The Armenian Weekly, Hairenik Weekly Announce New Print Format

WATERTOWN, Mass. (A.W.)—The Armenian Weekly and Hairenik Weekly are pleased to announce that the two newspapers will be adopting a new format in the coming month.

The Armenian Weekly and the Hairenik Weekly are pleased to announce that the two newspapers will be adopting a new format in the coming month.

Beginning with the July 22 print issue of the Armenian Weekly, the two newspapers (English and Armenian) will be distributed to all subscribers. Both newspapers will continue to be published as separate 16-page publications, but will be distributed together at no extra cost to subscribers.

With the new format, readers will receive a higher quality print, and the number of color pages will increase from four to eight. The Armenian Weekly and Hairenik Weekly print issues will not be published on July 15 and 14 respectively, during our scheduled summer break.

Few institutions can claim as distinguished a place in recent Armenian history as the Hairenik Association, publishers of the Armenian Weekly and Hairenik Weekly newspapers. Hairenik is the longest-running Armenian-language newspaper in the world.

Hairenik, published in the Armenian language since 1899, has reported, analyzed, and commented on the historic events of modern Armenian history, often in their staggering proportions. At its helm as editors were such outstanding national figures such as Arshak Vramian (1900-1907), Siamanto (1909-1911), Simon Vratsian (1911-1914), and Rouben Darbinian (1922-1968).

In June 1932, a column in English appeared in the Hairenik to address the needs of English-speaking Armenians. The response was so positive that by March 1934 Hairenik Weekly, entirely in English, began publication, mostly through the efforts of young volunteer contributors.

In June 1934, Hairenik Weekly acquired a full-time editor, James Mandalian, and an assistant editor, Queenie Pambookjian. Of special interest from those days were the translations of short stories by such prominent Armenian writers as Avetis Aharonian and Hamasdegh and the poems of Gostan Zarian. Moreover, the very stories that initially brought William Saroyan national recognition by the American public were first published in Hairenik Weekly (under the pseudonym Sirak Goryan). In 1969 the paper’s name changed to the Armenian Weekly.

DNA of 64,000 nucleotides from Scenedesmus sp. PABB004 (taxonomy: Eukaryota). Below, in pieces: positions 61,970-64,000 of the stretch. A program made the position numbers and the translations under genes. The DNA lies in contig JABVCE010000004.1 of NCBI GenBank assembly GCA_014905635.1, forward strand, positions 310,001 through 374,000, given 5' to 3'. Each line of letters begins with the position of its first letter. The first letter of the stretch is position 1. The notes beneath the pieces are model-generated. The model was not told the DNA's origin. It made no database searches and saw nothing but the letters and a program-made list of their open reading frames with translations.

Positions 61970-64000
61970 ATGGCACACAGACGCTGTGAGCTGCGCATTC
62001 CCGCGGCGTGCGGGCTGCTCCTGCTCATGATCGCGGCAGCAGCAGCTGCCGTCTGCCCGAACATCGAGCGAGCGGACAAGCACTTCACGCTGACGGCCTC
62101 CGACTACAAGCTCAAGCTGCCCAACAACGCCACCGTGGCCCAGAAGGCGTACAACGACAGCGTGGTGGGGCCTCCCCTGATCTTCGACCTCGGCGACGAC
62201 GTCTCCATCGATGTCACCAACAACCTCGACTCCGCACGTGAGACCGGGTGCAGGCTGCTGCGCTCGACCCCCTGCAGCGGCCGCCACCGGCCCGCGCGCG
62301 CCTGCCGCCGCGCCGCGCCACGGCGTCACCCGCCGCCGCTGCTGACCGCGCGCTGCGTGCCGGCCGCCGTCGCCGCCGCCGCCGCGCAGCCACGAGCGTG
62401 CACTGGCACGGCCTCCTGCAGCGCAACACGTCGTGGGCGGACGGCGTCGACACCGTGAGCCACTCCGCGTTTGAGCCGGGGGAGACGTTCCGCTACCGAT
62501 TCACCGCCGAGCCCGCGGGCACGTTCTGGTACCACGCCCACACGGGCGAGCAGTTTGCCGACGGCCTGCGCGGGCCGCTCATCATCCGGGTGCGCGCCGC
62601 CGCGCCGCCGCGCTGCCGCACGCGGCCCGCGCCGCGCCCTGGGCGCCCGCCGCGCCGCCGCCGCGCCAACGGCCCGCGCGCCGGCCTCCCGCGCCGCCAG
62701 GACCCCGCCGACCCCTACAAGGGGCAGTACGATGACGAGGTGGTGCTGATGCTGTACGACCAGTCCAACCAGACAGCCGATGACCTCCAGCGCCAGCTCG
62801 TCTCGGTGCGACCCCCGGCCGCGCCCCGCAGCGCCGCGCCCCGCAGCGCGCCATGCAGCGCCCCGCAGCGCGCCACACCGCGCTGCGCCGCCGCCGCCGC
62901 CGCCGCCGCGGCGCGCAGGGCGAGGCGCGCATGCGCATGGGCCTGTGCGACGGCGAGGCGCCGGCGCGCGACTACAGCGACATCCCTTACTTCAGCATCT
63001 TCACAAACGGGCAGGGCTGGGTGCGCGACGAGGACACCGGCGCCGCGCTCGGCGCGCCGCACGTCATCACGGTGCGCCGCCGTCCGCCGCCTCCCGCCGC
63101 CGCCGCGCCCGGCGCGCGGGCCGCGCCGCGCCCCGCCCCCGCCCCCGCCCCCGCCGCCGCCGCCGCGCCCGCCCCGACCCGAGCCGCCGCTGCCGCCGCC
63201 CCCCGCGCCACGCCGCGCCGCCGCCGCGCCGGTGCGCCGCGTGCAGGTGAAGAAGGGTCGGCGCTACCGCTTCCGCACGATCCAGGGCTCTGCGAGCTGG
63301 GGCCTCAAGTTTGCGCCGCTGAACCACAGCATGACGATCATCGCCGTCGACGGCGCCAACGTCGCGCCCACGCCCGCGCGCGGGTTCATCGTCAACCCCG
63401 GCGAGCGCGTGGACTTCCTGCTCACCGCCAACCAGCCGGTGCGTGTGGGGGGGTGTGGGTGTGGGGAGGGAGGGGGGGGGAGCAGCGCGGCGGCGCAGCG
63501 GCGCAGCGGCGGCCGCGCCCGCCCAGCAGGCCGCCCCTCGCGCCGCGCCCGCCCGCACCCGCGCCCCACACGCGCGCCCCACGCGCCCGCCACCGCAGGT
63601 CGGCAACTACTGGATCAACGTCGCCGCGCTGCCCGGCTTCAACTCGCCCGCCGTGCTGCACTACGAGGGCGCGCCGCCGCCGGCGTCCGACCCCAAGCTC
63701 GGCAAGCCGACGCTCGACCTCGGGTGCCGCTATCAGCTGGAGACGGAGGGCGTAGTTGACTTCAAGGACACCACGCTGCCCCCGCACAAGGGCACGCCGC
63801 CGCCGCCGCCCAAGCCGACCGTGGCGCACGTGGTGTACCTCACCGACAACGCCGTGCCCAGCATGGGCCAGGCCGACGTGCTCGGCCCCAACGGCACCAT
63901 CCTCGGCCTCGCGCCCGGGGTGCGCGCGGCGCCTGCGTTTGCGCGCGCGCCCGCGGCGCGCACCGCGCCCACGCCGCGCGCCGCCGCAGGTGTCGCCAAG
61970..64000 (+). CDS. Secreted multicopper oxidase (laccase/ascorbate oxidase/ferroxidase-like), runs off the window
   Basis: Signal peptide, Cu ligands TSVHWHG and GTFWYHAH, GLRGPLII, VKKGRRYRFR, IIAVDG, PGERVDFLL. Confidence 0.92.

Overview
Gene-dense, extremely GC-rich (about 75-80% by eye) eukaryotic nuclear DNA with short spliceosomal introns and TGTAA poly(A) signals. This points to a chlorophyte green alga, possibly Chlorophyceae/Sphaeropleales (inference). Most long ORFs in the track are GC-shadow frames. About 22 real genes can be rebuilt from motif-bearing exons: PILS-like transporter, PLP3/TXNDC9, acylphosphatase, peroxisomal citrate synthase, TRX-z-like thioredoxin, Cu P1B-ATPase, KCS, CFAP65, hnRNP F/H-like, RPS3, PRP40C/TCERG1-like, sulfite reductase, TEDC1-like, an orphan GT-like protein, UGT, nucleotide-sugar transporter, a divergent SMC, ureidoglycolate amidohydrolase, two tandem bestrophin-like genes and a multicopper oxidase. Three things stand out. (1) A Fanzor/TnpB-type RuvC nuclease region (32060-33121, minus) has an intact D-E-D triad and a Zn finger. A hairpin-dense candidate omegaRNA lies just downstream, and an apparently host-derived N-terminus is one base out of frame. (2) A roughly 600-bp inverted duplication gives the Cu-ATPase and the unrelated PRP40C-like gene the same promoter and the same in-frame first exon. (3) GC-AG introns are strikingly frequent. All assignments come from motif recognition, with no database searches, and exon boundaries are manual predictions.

Today, along with news of general interest to the Armenian-American community, the Armenian Weekly publishes editorials, political analyses, regular columns, and short stories and poems. The newspaper, while reflecting the current of the Armenian Revolutionary Federation (ARF), is also open to a wide variety of views and opinions in which the pros and cons of issues can be discussed openly and honestly.

Although the Armenian Weekly’s headquarters are located in Watertown, Mass., subscribers hail from as near as Boston and as far as Buenos Aires and beyond. The Armenian Weekly continues to meet the expanding needs of a more sophisticated, news-conscious Diasporan-Armenian public.

To subscribe to the Armenian Weekly and Hairenik Weekly visit:


  1. Bravo. The print industry has changed dramatically in my lifetime as a journalist. For me the Armenian Weekly remains the cornerstone of success as a reporter and editor for 52 years before retirement. But it all started with the Armenian Weekly and eventually with several daily newspapers in Detroit and Columbus,Ohio. My Weekly mentors were James Mandalian and James Tashjian. The English Weekly and Armenian Hairenik deserve our full support. And I need to repeat that the Armenian press = the men and women who carry out the task of Armenian press freedom and the public’s right to know need our support. I eagerly await the new format. And I salute all Armenian newspapers. Everyone should be reading the paper of their choice. God Bless the Armenian press. ====== Mitch Kehetian

  2. Sounds exciting. The Hairenik newspapers have done an excellent job in keeping the community informed on important community and international issues. The focus on news and timely reporting is impressive. I agree with Mitch wholeheartedly. The names associated with the Weekly over the years reads like a Who’s Who of leaders and mentors. My interest in Armenian history was significantly fueled by Jimmy Tashjian who would lend me a book and then engage in a one on one “book club” with me when I would return it. The sessions would always end with lending me another. In recent years Khatchig Mouradian, Nanor and now Roupen bring youth, skill and freshness to the work.
    BTW an endorsement from Mr. Kehetian , in and of itself , is quite an honor. Knowing his family and reading his own work for decades has been an education and a great reference point of learning.

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